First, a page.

Major political actors have to agree on Lukashenka’s path of “social market economy.” Members of Belarus’ state government who forgo expressions of loyalty to the president have little opportunity to make political and economic decisions. The current consensus on reforms and their objectives is enforced from above. In May 2007, the KGB arrested the management of Belneftchim, a Belarusian petrochemical giant. Some time later, the KGB and the Ministry of Interior exchanged attacks, and scores of officers on both sides were arrested and charged with corruption. Again in the ostensible cause of anti-corruption, Zianon Lomat, the former head of the State Control Committee, was beaten by KGB and Security Council agents. Following the incident, President Lukashenka fired KGB head Sciapan Sukharenka and his deputy Vasil Dziemianciej, replacing Sukharenka with the former head of the presidential bodyguard service, Jury Zhadobi. The resignation of the speaker of the House of Representatives on 2 October 2007 and his replacement by Vadim Papov, as well as the growing political influence of Lukashenka’s son in the Security Council, might indicate a slow handover of power to a new generation. Natalya Pyatkevich, an inner member of Lukashenka’s circle, is another representative of the younger generation among members of the authoritarian regime.

Consensus
on goals

There is no substantial independent political force outside the government. The opposition’s posture is characterized by objection to the government’s policies. The opposition distinguishes itself more by its rejection of Lukashenka than by a common position on substantive questions concerning reform and the path towards democracy and a market economy. Political and economic actors who might be able to promote reform fail because the president blocks reform attempts in general.

Anti-democratic veto actors

The political leadership downplays cleavages, often dismissing attempts to create political alternatives as influenced by foreign powers. Democratic protests against the fraudulent presidential elections were characterized by Lukashenka as “hooliganism.” These events show the regime’s readiness to propagate misperception of democratic protests as a political tool, when the regime comes under pressure.

Cleavage / conflict management

Overall, the political leadership suppresses and excludes civil society actors from the political process. Government harassment has targeted journalists, religious groups, trade unions and other civil society actors. Opposition demonstrators are regularly jailed. During the second term of 2008, the Belarusian authorities took some steps toward the toleration of civil society activities, however. These included the registration of For Freedom, an NGO; the registration of the Homel branch of the Belarusian Popular Front, an opposition political party; and the establishment by the administration of a public advisory council on human rights, which will include representatives of independent civil society including the Belarusian Helsinki Committee, For Freedom, and the opposition United Civic Party. (All invited institutions are officially registered; other opposition parties and unregistered NGOs were not invited to participate).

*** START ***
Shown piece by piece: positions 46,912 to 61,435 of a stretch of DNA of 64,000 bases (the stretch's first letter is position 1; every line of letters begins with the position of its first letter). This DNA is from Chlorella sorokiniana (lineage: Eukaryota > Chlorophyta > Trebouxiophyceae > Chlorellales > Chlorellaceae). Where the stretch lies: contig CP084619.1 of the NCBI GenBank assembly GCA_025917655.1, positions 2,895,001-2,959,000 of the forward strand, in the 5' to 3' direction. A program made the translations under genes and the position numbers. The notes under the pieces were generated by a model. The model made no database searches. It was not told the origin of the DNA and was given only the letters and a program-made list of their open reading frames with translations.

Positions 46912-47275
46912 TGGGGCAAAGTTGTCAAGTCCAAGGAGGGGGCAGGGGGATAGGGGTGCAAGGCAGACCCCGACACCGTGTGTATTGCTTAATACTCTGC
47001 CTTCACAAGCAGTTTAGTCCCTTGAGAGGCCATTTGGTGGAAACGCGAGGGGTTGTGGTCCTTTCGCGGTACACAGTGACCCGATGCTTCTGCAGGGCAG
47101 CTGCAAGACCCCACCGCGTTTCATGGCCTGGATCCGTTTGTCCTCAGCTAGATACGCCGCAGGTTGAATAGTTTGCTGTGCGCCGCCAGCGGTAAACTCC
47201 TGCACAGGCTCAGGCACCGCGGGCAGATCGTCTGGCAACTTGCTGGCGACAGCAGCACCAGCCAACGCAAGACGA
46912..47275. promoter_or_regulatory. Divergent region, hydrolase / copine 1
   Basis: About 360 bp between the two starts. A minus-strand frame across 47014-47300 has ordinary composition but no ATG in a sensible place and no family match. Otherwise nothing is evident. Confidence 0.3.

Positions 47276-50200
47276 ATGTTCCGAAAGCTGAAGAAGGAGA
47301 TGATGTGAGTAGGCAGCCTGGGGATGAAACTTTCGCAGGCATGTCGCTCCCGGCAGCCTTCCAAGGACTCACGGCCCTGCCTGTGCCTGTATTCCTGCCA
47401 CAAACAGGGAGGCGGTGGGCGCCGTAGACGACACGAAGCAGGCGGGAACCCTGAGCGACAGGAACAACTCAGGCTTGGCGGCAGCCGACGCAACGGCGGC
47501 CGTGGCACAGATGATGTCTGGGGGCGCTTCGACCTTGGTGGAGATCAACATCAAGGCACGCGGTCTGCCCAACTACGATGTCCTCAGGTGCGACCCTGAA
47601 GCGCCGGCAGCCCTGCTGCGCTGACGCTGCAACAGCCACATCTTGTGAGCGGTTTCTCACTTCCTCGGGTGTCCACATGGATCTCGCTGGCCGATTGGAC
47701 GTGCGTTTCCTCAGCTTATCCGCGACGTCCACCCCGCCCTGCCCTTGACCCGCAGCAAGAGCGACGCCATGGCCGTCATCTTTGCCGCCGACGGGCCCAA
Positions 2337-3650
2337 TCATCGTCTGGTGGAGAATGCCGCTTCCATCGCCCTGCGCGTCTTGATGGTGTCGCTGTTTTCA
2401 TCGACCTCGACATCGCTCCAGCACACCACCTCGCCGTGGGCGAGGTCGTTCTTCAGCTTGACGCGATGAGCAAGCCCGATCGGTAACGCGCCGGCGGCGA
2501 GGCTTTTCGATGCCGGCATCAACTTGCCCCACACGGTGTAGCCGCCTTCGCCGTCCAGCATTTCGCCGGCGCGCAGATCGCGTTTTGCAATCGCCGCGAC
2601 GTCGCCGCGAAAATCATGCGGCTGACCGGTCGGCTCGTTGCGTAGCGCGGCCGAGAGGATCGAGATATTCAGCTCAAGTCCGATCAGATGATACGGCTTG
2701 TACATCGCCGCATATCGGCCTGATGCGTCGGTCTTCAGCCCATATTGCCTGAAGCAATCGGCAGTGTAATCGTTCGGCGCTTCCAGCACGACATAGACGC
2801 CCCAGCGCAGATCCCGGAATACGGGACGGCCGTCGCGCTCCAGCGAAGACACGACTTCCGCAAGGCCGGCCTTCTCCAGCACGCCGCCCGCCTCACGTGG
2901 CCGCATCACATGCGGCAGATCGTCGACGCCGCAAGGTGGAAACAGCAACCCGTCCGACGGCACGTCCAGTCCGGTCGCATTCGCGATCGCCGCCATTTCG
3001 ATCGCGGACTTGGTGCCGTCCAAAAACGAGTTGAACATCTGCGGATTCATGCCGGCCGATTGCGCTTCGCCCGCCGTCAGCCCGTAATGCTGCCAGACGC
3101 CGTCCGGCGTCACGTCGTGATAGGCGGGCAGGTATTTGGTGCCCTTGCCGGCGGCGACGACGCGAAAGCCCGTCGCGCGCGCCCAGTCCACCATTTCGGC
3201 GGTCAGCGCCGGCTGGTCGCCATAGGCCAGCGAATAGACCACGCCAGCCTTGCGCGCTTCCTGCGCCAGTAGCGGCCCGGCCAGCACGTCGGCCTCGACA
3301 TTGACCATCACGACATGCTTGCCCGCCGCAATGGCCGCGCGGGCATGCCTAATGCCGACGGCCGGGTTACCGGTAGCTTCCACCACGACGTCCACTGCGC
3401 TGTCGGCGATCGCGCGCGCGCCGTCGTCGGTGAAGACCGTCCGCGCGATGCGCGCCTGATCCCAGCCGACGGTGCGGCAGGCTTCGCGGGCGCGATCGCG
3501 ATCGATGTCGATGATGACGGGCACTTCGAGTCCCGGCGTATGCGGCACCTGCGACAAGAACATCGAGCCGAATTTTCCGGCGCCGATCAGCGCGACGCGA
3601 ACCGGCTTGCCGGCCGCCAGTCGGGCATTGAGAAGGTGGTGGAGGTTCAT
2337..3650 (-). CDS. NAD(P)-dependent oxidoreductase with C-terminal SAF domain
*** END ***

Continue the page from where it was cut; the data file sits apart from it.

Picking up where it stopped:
Civil society participation

It is difficult to separate the identity of the elites or the population from the Russian and Soviet past. For this reason Lukashenka deliberately affirms the continuity of the Soviet heritage, and does not exploit the country’s European potential. Thus, Belarus’ political elite has not addressed acts of Soviet injustice and has not initiated a process of reconciliation, elements that would surely emerge in the case of democratic regime change.

Reconciliation

17 | International Cooperation

During the second year of the reporting period, the regime made some progress with respect to cooperating with international partners. On 13 October 2008, the European Union suspended its sanctions against prominent Belarusian officials for a period of six months. This followed the August 2008 release of political prisoners Alexander Kazulin, Siarhei Parsiukevich and Andrei Kim. EU officials noted that their decision would be reviewed after six months, following an assessment of the progress Belarusian authorities had made in a number of specific areas concerning “fundamental freedoms, including the freedom of expression and of the media, and the freedom of assembly and political association.”

At the close of the review period, it was not yet clear whether the steps taken by the Belarusian authorities during this initial period of dialogue represented a true democratic breakthrough or were primarily cosmetic and ultimately reversible.

Effective use
of support

In recent months, the European Union and Belarus have each signaled an interest in stronger cooperation. Mostly reacting to the release of some political prisoners, the European Union has suspended a travel ban against top Belarusian officials for six month. Considering that this is not the first time Lukashenka has expressed an interest in cooperation with Europe, it remains too early to assess whether he is willing to introduce democratic standards, which would be a precondition for such cooperation.